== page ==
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The following paragraphs summarize the work of Goat Care experts who are completely familiar with all the aspects of Goat Care. Heed their advice to avoid any Goat Care surprises.

Imported from New Zealand (they originally come from South Africa), Boer goat care is taking American goat raisers by storm. Reportedly, the breed is bringing out some of the more desirable features in goats (bulk, ease of care, meat quality, etc).

There are many other reasons, too, but the biggest could be that the Boers seem to be the hardiest among all the other breeds. Coupled with providing the most meat (and the tastiest, some would swear), Boers are also relatively easy to raise and care.

The Boers

Boer goats are large animals, generally white, with a red-brown head and long ears hanging down the sides of their faces. Males usually weigh between 200 to 350 pounds. The does can reach up to 200 pounds.

Boer goats resemble the Nubian, except for the size. Boers are large-framed and double-muscled, the leg bones and the whole bone structure bigger and thicker than the other breeds.

They have deep, broad chests, good back and strong shoulders, with heavy muscles in the rump. They are specifically raised for meat and they grow more rapidly and produce more muscling that other breed.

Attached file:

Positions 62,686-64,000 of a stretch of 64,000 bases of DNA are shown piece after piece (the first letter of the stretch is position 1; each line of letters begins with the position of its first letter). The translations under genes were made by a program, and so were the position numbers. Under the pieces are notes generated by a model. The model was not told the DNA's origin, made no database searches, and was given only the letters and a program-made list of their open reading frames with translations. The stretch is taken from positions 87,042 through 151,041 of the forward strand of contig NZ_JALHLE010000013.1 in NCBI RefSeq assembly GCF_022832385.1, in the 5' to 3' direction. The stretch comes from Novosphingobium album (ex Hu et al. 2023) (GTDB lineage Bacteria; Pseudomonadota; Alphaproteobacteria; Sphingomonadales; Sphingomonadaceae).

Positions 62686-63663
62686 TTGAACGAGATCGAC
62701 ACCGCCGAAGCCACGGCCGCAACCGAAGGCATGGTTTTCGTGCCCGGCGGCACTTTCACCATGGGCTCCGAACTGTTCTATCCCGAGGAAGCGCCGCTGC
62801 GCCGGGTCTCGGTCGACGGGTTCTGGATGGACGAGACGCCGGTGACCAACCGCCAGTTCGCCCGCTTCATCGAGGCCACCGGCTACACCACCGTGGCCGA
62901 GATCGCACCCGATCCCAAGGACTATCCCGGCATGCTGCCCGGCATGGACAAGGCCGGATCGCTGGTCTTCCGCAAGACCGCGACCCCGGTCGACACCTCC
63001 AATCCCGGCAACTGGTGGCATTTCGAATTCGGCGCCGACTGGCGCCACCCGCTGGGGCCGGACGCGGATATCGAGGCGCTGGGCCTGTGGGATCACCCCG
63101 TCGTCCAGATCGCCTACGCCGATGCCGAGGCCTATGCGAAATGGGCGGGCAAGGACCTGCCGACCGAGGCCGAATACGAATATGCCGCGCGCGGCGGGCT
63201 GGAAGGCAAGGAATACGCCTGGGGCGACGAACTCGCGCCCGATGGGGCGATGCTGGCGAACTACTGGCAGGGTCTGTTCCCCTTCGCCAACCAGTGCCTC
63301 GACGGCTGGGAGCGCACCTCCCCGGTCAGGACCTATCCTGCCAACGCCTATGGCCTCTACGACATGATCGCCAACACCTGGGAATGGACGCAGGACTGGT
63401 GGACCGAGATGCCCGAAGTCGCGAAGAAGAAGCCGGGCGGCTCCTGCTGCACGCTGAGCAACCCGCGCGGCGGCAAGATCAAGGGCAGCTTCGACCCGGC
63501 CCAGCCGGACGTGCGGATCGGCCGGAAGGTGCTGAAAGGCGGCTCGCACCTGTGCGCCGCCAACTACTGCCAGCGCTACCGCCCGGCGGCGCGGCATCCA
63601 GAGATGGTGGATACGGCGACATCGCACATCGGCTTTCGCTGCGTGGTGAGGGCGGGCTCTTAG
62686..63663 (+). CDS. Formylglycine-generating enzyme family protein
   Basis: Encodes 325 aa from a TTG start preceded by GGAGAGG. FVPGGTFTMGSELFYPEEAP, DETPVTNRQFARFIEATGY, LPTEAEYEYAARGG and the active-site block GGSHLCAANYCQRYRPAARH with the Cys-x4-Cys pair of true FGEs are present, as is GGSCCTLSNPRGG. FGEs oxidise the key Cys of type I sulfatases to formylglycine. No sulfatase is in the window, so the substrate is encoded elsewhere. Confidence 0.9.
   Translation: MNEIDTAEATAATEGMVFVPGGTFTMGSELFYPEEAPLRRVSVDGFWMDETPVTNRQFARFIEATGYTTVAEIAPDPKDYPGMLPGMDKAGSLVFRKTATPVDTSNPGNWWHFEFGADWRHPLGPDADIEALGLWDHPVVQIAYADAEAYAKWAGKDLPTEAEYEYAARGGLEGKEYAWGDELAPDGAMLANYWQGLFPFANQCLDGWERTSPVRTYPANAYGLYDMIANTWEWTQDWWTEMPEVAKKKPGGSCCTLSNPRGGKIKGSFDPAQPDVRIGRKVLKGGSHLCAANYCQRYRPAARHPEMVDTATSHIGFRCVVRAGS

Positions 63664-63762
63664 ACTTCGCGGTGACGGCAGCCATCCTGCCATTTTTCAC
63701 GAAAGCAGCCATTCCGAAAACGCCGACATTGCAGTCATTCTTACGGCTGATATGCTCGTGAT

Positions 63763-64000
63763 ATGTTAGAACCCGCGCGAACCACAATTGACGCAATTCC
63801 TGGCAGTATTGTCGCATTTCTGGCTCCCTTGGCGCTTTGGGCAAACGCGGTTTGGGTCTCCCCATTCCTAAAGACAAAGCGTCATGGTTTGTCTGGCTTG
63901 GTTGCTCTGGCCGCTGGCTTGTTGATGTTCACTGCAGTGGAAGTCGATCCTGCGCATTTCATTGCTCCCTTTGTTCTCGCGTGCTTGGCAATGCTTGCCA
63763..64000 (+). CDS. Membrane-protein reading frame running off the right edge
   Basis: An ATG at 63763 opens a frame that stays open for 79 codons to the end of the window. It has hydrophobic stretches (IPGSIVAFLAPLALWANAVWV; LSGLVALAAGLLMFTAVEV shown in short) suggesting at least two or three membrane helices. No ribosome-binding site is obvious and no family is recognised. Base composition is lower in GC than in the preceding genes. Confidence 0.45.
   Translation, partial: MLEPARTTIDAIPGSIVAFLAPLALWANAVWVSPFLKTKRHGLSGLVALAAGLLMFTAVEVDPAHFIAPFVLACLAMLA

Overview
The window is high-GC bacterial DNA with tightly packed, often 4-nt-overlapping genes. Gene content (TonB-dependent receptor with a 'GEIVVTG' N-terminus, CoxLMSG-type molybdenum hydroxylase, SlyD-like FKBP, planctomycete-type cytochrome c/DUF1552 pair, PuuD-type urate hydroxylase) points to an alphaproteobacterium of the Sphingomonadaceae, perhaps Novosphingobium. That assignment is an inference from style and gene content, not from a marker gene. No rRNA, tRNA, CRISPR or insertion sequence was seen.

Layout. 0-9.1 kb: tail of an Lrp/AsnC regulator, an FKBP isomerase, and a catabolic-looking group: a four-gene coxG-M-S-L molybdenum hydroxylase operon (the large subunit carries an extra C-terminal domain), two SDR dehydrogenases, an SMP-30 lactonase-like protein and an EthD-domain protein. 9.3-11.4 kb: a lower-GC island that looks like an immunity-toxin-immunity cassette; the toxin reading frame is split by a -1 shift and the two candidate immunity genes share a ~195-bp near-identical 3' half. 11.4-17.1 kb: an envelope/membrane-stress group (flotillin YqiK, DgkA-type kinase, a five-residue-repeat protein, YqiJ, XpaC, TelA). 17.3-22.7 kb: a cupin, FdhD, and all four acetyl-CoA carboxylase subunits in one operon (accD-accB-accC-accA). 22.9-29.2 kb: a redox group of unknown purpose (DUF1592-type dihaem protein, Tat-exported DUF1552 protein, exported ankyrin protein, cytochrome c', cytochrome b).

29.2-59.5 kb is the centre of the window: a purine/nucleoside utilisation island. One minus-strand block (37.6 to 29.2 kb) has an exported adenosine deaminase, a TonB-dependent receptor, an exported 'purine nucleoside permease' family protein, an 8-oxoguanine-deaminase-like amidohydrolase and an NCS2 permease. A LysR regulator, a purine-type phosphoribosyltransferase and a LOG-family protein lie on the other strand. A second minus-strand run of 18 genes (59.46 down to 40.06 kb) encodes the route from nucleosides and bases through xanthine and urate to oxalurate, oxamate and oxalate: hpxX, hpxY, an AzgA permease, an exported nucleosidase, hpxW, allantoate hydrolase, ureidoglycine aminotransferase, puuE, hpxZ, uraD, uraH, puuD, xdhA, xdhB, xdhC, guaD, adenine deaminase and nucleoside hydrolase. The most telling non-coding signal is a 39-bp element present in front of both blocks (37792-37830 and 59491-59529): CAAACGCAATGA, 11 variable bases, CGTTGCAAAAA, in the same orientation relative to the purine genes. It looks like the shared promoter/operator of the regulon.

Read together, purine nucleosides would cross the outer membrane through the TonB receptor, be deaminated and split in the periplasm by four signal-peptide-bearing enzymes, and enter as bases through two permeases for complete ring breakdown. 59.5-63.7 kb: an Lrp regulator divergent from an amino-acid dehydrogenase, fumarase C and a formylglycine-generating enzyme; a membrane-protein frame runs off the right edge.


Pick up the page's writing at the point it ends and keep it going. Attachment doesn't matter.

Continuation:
Why raise Boer goats

The breed is hardy, very adaptable and is easier to handle. Both the pure and the cross-breeds can survive on poor pasture that cannot support cattle.

Some ranchers use them for pasture management: they run these goats to clean up on the pasture lands after their cows.

The other reason for raising Boers is efficiency and space. Compared to cattle, the standard is one cow-calf pair for every acre of good pasture. It would be 6 does-two kids per acre for goats.

You can see that there’s practical value in learning more about Goat Care. Can you think of ways to apply what’s been covered so far?

Comparisons on feeds for one cow and six goats would be great depending on the time of the year, pasture types, and regions. However, the big difference in sales would certainly make goat-raising, specifically the Boer breed a runaway winner.

Getting started

Buy your goats from reputable breeders rather than at stock yard auctions. Your Boer goats and your bucks, including cross-breeds should have papers.

Blood lines are not that important for buyers interested in goat meat, but the registration papers are your guarantee for being sure of your purchase. Besides, it is also for maintaining the resale value of your buck.

Keep a pedigree or a pedigree application with you before leaving with your animal. Ask questions. Take notes on their current disease control programs.

It pays to assess the condition of the whole herd from the farm where you bought your Boer. Check and see how the animals mature, if you are buying kids.

Make sure your breeder has a guarantee should your animal turn out to be a non-breeder. (This is a long shot, and happens very, very rarely.)

Other considerations

All over the world, goat meat is consumed by more than 80% of the total population. It could be that people already knew that goat meat has lower fat content than that of either lamb or beef.

In the United States, goat meat consumption is rising. One reason forwarded is that the improved meat flavor comes from the Boer variety. People claim Boer crossbreeds gives out mild and tender red goat meat.

Boer goat care, anyone?

About the Author
By Anders Eriksson, proud owner of this top ranked web hosting reseller site: GVO Hosting

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